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Largest Police Group In Nation Endorses Clinton Dole Unveils Anticrime Proposals, Vows To Cut Drug Use By Teens In Half

Mon., Sept. 16, 1996

The nation’s largest police organization will endorse President Clinton, giving the Democrat a fresh crime fighting trophy just as rival Bob Dole launches a new offensive on the crime and drugs issue, officials said Sunday.

The 270,000-member National Fraternal Order of Police will announce its support Monday in Cincinnati, union and administration officials said. The event will add some battleground-state symbolism to the political plum: it was in that Ohio city four years ago that the police union gave its support to George Bush over Clinton.

“Rank-and-file police officers have never had a better friend in the White House than Bill Clinton,” national FOP president Gil Gallegos said in a statement released to The Associated Press in advance of the announcement. “Our communities, our kids and our police officers are a lot better off today because of the leadership of President Clinton.”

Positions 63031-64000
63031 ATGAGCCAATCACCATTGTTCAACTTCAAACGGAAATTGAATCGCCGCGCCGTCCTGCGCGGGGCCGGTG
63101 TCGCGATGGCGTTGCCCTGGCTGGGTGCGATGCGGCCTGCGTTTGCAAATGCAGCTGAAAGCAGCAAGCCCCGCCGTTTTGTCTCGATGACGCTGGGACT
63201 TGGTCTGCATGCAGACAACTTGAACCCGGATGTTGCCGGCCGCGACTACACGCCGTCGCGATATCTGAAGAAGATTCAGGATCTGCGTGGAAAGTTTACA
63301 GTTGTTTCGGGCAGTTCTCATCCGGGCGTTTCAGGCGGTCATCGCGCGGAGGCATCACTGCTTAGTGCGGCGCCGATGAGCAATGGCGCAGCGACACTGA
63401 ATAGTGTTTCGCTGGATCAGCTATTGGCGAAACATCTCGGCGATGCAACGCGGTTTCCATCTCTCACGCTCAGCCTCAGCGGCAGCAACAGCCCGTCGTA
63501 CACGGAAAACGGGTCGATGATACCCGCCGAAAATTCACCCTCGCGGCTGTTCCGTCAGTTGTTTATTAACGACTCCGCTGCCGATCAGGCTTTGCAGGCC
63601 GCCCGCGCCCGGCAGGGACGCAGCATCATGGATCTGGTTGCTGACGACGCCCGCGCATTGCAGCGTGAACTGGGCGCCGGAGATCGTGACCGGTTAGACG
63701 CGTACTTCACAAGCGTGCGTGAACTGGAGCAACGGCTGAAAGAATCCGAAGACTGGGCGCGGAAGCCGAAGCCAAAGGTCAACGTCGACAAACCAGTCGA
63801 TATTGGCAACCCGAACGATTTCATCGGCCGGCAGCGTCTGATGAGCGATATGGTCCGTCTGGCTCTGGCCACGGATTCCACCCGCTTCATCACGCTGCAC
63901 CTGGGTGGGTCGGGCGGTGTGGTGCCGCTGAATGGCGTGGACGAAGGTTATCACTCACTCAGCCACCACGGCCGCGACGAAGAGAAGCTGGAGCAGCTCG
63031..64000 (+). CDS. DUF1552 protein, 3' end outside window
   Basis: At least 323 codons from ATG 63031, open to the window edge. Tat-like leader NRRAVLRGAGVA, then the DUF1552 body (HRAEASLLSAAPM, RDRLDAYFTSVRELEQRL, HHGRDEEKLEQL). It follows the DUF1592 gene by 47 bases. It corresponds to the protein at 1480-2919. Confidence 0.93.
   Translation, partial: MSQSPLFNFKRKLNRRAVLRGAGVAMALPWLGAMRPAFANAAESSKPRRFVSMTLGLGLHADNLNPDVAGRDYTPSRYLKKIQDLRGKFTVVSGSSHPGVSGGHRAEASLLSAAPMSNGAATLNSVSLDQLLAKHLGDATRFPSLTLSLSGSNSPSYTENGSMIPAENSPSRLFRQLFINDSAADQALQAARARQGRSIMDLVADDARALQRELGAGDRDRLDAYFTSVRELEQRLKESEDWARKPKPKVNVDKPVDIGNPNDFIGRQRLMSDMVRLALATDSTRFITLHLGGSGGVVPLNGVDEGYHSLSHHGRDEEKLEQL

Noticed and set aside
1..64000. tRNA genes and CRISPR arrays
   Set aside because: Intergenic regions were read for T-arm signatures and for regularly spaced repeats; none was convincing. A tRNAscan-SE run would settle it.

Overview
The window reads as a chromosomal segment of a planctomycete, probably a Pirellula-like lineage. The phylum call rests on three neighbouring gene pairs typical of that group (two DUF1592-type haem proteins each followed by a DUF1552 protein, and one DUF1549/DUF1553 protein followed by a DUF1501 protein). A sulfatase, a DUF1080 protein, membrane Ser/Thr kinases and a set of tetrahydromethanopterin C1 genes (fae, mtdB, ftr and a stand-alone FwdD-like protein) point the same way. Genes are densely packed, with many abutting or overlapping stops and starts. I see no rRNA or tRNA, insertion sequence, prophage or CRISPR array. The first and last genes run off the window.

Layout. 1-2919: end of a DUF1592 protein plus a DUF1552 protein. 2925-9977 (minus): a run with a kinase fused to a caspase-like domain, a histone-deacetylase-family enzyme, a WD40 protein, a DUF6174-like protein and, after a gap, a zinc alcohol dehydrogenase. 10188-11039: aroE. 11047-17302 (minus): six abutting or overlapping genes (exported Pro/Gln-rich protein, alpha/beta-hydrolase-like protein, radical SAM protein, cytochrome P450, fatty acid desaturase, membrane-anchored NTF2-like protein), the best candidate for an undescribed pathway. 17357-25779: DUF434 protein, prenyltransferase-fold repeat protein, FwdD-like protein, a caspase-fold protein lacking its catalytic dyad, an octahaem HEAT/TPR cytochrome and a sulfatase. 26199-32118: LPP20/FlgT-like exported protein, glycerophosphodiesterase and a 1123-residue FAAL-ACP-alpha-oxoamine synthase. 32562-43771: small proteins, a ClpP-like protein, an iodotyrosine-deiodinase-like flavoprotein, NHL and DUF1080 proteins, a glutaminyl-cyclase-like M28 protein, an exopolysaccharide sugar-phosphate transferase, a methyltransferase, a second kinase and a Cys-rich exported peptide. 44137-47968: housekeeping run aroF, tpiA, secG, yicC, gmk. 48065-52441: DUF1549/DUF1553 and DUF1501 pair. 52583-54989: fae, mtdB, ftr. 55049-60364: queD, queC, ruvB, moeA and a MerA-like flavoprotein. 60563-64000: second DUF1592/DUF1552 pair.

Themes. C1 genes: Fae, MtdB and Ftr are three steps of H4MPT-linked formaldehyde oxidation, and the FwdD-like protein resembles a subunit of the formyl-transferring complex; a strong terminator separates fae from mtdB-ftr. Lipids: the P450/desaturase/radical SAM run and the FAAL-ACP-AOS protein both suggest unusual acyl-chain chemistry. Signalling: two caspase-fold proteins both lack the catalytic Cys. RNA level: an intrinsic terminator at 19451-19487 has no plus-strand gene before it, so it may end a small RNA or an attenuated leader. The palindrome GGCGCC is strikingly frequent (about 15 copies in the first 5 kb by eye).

As Clinton surrounds himself with police officers, GOP rival Dole was heading Monday to another battleground state, Pennsylvania, to pledge to use the bully pulpit of the presidency to cut teenage drug use in half in his first term.

Dole was appearing with more than a dozen supportive Republican governors to pledge better coordination of state and federal crime fighting resources. At that event, aides said Dole would add several new proposals to a previously announced anti-crime agenda. Among them:

Doubling federal funding for prison construction to at least $810 million.

Requiring inmates to work at least 40 hours a week to pay the cost of their incarceration and for any restitution to victims. This idea was promoted in the GOP presidential primaries by Texas Sen. Phil Gramm.

Dole also plans to reiterate his call for a national computerized database to conduct an instant background check of anyone trying to purchase a firearm.

Also, Dole wants juveniles charged with violent crimes to be tried as adults, and to give courts access to now-sealed records of any juvenile crimes committed by defendants.

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